Diabetes Spectrum
Volume 13 Number , 2000, Page 21
From Research to Practice/Diabetes and Quality of Life

Diabetes and Quality of Life


Richard R. Rubin, PhD, CDE


Preface


Diabetes is a demanding disease. As my son, who has had diabetes for more than 20 years, once told me, "At least once every 15 minutes, I have to deal with my diabetes. I have to stop what I'm doing, think about how I'm feeling, try to remember when and what I last ate, think about what I'll be doing next, and decide whether to test my blood. Then, depending on the results of the test (or my guess as to my sugar level), I'll plan when to eat or take my next insulin bolus." Can anything so ubiquitous as diabetes and its management not affect a person's quality of life, a person's ability to function and to derive satisfaction from doing so?

Naturally, the life of every person with diabetes is unique. Not many of our patients manage their diabetes as actively or effectively as my son does. But almost every person with diabetes I have ever met feels that diabetes powerfully affects their lives, and most feel burdened by the manifold demands of their disease. I call this experience "diabetes overwhelmus," since so many people feel overwhelmed by the continuous burden of their disease and its management. These emotional and social burdens may be compounded by the acute physical distress of hypoglycemia or hyperglycemia and by the chronic physical distress of diabetes-related complications.

What is quality of life? So it seems clear that diabetes can affect a person's quality of life. But what is quality of life? Several articles in this From Research to Practice section raise this question. The authors of these articles caution us to think clearly about what is being measured when various researchers say they are studying quality of life. In the most general terms, quality of life may be thought of as a multidimensional construct incorporating an individual's subjective perception of physical, emotional, and social well-being, including both a cognitive component (satisfaction) and an emotional component (happiness.)

Health-related quality of life and diabetes-specific quality of life represent increasingly narrower concepts. As William Polonsky points out (p. 36, Understanding and Assessing Diabetes-Specific Qualilty of Life), there is currently no "gold standard" for the assessment of overall, health-related, or diabetes-specific quality of life. Yet our efforts to develop such gold standards should continue unabated. As Frank Snoek states in his article (p. 24, Quality of Life: A Closer Look at Measuring Patients' Well-Being), "The development of valid, reliable, user-friendly quality of life assessment procedures can help facilitate the integration of quality of life measurement into diabetes care." In her article (p. 29, Quality-of-Life Assessment in Diabetes Research: Interpreting the Magnitude and Meaning of Treatmen Effects), Marcia Testa discusses the uses of quality-of-life assessment in diabetes care and the interpretation of treatment effects on quality of life.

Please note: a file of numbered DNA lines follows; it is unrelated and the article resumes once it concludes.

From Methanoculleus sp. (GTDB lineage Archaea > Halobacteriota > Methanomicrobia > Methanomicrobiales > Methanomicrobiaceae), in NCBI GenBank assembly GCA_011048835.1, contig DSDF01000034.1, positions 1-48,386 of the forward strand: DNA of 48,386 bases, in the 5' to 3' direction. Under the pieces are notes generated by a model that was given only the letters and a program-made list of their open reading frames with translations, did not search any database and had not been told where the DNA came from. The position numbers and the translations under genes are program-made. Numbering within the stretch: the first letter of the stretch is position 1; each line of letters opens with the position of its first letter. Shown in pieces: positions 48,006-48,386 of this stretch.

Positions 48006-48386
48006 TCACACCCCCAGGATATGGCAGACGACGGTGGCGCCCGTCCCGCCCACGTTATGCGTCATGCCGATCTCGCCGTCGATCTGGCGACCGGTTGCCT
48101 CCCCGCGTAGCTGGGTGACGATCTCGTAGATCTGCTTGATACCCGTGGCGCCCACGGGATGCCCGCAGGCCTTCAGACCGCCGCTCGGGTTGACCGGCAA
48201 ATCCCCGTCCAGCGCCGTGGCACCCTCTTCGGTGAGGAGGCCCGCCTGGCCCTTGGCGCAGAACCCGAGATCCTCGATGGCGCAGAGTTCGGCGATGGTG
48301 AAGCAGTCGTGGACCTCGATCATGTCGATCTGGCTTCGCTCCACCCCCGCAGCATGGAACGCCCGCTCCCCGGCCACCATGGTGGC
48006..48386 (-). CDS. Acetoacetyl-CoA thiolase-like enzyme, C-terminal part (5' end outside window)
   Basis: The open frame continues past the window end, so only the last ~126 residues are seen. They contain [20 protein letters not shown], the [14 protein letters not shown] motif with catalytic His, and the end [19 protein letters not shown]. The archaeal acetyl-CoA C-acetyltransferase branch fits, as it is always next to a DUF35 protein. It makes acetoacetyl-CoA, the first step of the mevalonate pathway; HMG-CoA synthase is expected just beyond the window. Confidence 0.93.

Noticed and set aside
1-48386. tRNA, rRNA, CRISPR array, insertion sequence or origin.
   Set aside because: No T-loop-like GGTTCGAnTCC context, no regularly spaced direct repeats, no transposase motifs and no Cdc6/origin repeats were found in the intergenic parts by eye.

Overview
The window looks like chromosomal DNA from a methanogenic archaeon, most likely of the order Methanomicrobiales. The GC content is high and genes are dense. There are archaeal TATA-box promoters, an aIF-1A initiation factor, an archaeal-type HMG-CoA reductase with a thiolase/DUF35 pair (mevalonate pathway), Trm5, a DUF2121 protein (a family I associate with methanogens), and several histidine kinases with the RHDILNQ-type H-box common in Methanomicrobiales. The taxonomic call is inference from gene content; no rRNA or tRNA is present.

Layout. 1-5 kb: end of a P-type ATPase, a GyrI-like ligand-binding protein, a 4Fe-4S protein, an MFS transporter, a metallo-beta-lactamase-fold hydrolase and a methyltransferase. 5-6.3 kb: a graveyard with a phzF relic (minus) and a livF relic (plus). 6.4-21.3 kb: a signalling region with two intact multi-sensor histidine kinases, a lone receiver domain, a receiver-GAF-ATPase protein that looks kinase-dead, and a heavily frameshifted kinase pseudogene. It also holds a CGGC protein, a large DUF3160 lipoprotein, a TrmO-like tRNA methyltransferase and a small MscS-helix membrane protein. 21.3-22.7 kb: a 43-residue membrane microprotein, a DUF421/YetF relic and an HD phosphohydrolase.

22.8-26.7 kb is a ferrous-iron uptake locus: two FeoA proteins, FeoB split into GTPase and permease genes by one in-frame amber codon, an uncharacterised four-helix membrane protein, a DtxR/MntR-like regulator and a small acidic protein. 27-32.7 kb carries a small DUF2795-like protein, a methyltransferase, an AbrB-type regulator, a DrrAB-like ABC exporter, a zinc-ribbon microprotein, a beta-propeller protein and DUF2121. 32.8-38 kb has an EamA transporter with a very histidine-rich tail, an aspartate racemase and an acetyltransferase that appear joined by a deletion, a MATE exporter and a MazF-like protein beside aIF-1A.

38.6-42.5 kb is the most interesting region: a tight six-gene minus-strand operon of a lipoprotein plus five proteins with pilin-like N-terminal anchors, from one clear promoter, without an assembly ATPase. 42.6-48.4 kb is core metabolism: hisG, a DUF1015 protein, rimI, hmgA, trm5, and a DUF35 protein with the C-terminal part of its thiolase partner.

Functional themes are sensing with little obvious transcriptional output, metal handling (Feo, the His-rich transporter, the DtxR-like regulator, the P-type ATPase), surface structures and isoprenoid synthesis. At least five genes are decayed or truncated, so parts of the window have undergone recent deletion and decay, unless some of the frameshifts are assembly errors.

Why is quality of life important in diabetes? Quality of life has importance for people with diabetes and their health care providers for several reasons. First, many people tell me that when they suffer from diabetes overwhelmus (i.e., poor quality of life), they often take a "to hell with it!" attitude toward their self-care, doing less than they should to manage their diabetes. Unfortunately, as one of my patients said, "When you take a to-hell-with-it attitude toward your diabetes, that's straight where you go." Diabetes overwhelmus leads to diminished self-care, which in turn leads to worsened glycemic control, increased risks for complications, and exacerbation of diabetes overwhelmus in both the short run and the long run. Thus, quality-of-life issues are crucially important, because they may powerfully predict an individual's capacity to manage his disease and maintain long-term health and well-being.

As Alan Delamater points out in his article (p. 42, Quality of Life in Youths with Diabetes), these issues are especially critical for children and adolescents, who will probably spend many years living with diabetes. There is now good evidence that, among people with diabetes, psychosocial factors such as depression are stronger predictors of medical outcomes such as hospitalization and death than are physical and metabolic factors such as presence of complications, body mass index, or HbA1c level.1